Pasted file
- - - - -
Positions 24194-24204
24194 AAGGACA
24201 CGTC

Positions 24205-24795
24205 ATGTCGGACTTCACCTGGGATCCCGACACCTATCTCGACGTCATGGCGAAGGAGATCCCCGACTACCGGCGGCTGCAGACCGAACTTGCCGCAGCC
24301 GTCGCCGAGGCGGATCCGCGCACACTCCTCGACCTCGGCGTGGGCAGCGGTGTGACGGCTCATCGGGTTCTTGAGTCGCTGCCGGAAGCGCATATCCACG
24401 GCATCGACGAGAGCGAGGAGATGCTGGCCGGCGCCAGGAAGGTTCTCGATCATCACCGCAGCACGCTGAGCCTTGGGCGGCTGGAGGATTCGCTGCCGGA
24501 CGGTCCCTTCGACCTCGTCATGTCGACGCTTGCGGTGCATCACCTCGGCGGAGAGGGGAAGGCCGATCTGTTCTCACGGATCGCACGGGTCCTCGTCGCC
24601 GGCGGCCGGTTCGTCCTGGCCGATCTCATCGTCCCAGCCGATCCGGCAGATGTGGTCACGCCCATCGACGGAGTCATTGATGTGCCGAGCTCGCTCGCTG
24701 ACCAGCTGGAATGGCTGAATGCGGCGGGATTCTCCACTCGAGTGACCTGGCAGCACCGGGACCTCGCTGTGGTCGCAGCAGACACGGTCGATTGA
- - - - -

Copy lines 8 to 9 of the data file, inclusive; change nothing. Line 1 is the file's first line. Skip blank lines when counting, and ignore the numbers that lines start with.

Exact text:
24501 CGGTCCCTTCGACCTCGTCATGTCGACGCTTGCGGTGCATCACCTCGGCGGAGAGGGGAAGGCCGATCTGTTCTCACGGATCGCACGGGTCCTCGTCGCC
24601 GGCGGCCGGTTCGTCCTGGCCGATCTCATCGTCCCAGCCGATCCGGCAGATGTGGTCACGCCCATCGACGGAGTCATTGATGTGCCGAGCTCGCTCGCTG